Sunday, October 25, 2015

It's Not a Technology Issue

Technology still gets a bad rap in many education circles. Perception and lack of information influence the decision making process.  This ends up resulting in the formation of rules and policies that severely restrict or prohibit student use of mobile technology and social media as tools to support and/or enhance learning. Even with the proliferation of technology across all facets of society, we still see schools moving at a snail’s pace (if at all) to adapt, or better yet evolve, to a digital world.  In my opinion, sheer ignorance is to blame. From this ignorance a plethora of excuses arise. Educators and administrators are quick to point to technology as the main culprit for an array of issues. 

Case in point.  Over the summer I was working with a couple hundred school leaders on digital leadership. As the presentation began to focus on mobile learning initiatives a hand immediately went up. In a polite tone the school leader expressed his apprehension with allowing students to bring or use their own devices in school.  His main fear was a concern that students would be constantly off task texting or checking their social media accounts.  I paused for a moment to decide on an appropriate response.  Herein lies some irony. For the majority of my presentation this school leader had been disengaged himself with his technology.  As the majority of the group intently listed or participated in planned activities to apply what had been learned this individual and his buddies checked their email, surfed the web, and accessed their own social media sites.

The off-task behavior in the example above was glaring. I seized the opportunity to not only call the group out tactfully and with respect, but to also hammer home a few points. Adults can be just as bad, if not worse, than our students when it comes to technology. How can we as adults set expectations for device use for kids if we ourselves are not willing to abide by those same expectations?  This is quite hypocritical don’t you think?  Change in mindset hinges on our ability to challenge certain assumptions that we have in terms of mobile technologies.  When we do, the end result is that every one of us has been guilty of the same types of behaviors that students are chastised for.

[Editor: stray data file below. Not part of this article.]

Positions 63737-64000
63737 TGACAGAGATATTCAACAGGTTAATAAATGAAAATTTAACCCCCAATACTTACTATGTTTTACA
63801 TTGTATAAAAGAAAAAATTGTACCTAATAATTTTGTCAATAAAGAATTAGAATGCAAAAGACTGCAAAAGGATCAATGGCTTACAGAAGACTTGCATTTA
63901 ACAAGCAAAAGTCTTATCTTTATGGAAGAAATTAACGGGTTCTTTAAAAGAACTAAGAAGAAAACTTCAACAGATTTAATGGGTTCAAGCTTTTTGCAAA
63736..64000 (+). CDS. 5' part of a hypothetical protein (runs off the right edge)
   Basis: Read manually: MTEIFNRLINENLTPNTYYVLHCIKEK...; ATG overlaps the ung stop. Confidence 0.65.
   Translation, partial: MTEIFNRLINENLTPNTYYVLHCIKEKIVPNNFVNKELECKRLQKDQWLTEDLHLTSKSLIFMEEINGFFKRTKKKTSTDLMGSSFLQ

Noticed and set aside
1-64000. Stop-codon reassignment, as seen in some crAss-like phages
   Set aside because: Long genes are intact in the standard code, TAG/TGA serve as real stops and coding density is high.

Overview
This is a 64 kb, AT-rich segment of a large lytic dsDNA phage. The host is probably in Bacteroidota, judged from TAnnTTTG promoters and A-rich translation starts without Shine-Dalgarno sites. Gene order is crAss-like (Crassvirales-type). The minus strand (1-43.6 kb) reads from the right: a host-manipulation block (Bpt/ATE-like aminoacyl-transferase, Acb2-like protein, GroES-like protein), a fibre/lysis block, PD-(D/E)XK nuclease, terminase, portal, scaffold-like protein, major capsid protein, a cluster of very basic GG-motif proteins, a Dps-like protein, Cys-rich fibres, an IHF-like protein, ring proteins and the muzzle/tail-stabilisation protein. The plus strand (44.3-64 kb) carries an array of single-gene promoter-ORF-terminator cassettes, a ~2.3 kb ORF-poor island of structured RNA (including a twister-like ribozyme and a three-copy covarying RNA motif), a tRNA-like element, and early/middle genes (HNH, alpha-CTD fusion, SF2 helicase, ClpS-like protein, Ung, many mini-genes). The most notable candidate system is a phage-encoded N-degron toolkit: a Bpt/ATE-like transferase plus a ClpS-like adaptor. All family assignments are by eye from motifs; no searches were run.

Stay with me on this as we take a walk down memory lane.  I want you to think back to your days as a student before the proliferation of mobile technology. Through a series of questions I am going to not only ask you to reflect on what you did, but also in the process challenge some firmly entrenched assumptions regarding technology. Here we go!
  • Did you ever write a note and pass it? Today’s students text or communicate via social media.
  • Were you ever so bored in class that you doodled or daydreamed? Well, now kids check their social media accounts or use apps to engage themselves.
  • Did any of you ever see someone with a cheat sheet or answers written on their hand? Now I know as educators you never did this, but I think you get my point. Obviously kids can use technology to do this now as well.
  • Did you ever break any school rules that you didn't agree with? Students do this all the time when dictator-like policies and rules govern technology use.
The point here is that it is not a technology issue, but many people make it one. The behavior argument that many make is flawed. It is first and foremost a school culture issue, which falls on the shoulders of leaders. Schools and districts that have embraced technology through a shared vision and resulting plan focused on learning reinforce appropriate use. The other issue is a classroom management one.  It goes without saying that if lessons are not authentically engaging and there is a lack of monitoring, students will at times go off task. With any learning activity, with or without technology, effective pedagogy is key.

The process of effectively integrating devices begins with our ability to model appropriate use while reinforcing student expectations for the role of mobile devices.  Make sure the essential elements are in place to ensure that devices afford students the opportunity to:
  • Support and/or enhance their learning
  • Conduct better research
  • Improve personal productivity
  • Develop and model digital responsibility and citizenship
  • Acquire and apply critical digital literacies

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It is time to not only perform the job that we signed up for, educating kids, but also do so in a way that prepares them to harness the learning power of mobile technologies. Excuses plague education systems around the world. Stop making it about the adults and focus on what’s best for learners today. 


  1. I remember seeing the quote from the "principal's association" on another site last year, and wondering about its veracity.

  2. Allan Carington from South Australia is the creator of the 'Padagogy Wheel'. It is a great tool for ensure the pedagogy behind the use of tech. He has a few different version. The most recent has even more resources for teachers. I've spoken with Allan a number of time. Eric you and he have a similar commitment to the ideology of using tech to deepen the learning experience.